Within transmission EELS, the technique is further subdivided into valence EELS (which measures plasmons and interband transitions) and inner-shell ionization EELS (which provides much the same information as x-ray absorption spectroscopy, but from much smaller volumes of material). The dividing line between the two, while somewhat ill-defined, is in the vicinity of 50 eV energy loss.
Instrumental developments have opened up the ultra-low energy loss part of the EELS spectrum, enabling vibrational spectroscopy in the TEM. Both IR-active and non-IR-active vibrational modes are present in EELS.
The electron energy loss (EEL) spectrum can be roughly split into two different regions: the low-loss spectrum (up until about 50eV in energy loss) and the high-loss spectrum. The low-loss spectrum contains the zero-loss peak as well as the plasmon peaks, and contains information about the band structure and dielectric properties of the sample. The high-loss spectrum contains the ionisation edges that arise due to inner shell ionisations in the sample. These are characteristic to the species present in the sample, and as such can be used to obtain accurate information about the chemistry of a sample.
The spatial resolution of this procedure is limited by the plasmon localization and is about 1 nm, meaning that spatial thickness maps can be measured in scanning transmission electron microscopy with ~1 nm resolution.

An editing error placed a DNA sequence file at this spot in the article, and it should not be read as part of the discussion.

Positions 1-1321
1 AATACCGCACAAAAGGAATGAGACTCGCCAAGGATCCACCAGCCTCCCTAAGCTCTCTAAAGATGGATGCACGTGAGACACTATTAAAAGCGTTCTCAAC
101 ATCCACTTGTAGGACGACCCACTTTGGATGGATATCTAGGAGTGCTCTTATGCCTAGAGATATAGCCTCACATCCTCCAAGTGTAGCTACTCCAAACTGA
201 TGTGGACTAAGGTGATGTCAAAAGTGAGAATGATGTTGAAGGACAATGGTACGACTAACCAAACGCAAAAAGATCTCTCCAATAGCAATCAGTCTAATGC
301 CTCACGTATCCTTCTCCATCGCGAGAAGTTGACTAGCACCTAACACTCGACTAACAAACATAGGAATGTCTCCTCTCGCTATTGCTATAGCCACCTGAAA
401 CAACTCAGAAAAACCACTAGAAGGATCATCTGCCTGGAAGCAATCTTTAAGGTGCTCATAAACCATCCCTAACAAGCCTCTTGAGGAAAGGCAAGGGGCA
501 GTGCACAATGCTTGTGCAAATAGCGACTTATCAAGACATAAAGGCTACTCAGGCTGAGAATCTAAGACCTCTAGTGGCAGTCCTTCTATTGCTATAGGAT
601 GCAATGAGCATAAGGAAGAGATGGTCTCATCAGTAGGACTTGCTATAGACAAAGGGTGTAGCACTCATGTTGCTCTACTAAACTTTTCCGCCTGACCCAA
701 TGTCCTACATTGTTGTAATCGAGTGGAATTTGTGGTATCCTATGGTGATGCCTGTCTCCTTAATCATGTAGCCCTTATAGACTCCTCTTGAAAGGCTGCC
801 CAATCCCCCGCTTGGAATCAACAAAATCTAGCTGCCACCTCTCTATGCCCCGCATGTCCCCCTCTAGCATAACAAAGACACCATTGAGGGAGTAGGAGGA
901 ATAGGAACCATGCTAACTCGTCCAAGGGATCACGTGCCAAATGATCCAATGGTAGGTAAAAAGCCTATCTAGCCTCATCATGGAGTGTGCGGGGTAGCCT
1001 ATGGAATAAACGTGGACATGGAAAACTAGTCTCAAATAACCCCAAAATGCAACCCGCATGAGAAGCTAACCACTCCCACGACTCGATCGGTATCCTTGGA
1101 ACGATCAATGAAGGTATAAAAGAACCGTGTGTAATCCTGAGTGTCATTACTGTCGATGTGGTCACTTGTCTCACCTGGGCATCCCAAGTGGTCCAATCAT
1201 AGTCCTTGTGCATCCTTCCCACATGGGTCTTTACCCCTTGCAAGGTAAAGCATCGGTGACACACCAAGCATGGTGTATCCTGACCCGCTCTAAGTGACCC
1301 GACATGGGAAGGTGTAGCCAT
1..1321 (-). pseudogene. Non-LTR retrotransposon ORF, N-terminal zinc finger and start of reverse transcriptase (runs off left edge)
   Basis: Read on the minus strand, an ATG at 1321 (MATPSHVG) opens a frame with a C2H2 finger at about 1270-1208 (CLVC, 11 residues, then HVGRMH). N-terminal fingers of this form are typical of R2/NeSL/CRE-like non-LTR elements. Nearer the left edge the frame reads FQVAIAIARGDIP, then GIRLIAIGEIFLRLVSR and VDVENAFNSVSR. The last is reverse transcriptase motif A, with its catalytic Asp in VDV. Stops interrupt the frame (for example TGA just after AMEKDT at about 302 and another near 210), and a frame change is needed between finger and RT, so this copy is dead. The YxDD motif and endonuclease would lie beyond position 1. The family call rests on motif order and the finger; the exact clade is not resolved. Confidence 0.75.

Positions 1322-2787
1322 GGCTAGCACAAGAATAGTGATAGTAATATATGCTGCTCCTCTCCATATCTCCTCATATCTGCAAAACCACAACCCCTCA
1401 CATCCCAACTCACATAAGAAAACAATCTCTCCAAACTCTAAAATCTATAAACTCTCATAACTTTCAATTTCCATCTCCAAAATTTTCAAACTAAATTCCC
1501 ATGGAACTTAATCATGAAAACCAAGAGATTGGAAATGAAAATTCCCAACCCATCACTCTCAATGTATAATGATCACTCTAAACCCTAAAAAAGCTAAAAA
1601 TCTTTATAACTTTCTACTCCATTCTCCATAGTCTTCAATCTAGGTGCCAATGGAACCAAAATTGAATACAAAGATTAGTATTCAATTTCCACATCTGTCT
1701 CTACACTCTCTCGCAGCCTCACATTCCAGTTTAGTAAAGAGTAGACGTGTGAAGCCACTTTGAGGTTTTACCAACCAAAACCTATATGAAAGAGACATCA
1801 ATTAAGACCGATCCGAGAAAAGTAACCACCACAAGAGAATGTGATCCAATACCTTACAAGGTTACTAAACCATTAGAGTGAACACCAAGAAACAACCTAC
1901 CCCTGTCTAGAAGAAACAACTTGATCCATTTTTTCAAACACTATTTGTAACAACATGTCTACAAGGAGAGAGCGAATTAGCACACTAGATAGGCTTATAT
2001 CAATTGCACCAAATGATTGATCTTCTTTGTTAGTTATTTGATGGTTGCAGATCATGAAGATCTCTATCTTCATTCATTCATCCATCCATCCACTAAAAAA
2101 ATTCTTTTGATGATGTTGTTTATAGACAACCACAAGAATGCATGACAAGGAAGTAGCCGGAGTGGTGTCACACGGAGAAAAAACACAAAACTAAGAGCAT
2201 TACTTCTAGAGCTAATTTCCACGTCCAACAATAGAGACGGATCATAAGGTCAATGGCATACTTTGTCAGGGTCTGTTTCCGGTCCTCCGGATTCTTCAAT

The intensity and position of low-energy EELS peaks are affected by pressure. This fact allows mapping local pressure with ~1 nm spatial resolution.
Scanning confocal electron energy loss microscopy (SCEELM) is a new analytical microscopy tool that enables a double corrected transmission electron microscope to achieve sub-10 nm depth resolution in depth sectioning imaging of nanomaterials. It was previously termed as energy filtered scanning confocal electron microscopy due to the lack to full spectrum acquisition capability (only a small energy window on the order of 5 eV can be used at a time). SCEELM takes advantages of the newly developed chromatic aberration corrector which allows electrons of more than 100 eV of energy spread to be focused to roughly the same focal plane. It has been demonstrated that a simultaneous acquisition of the zero loss, low-loss, and core loss signals up to 400 eV in the confocal geometry with depth discrimination capability.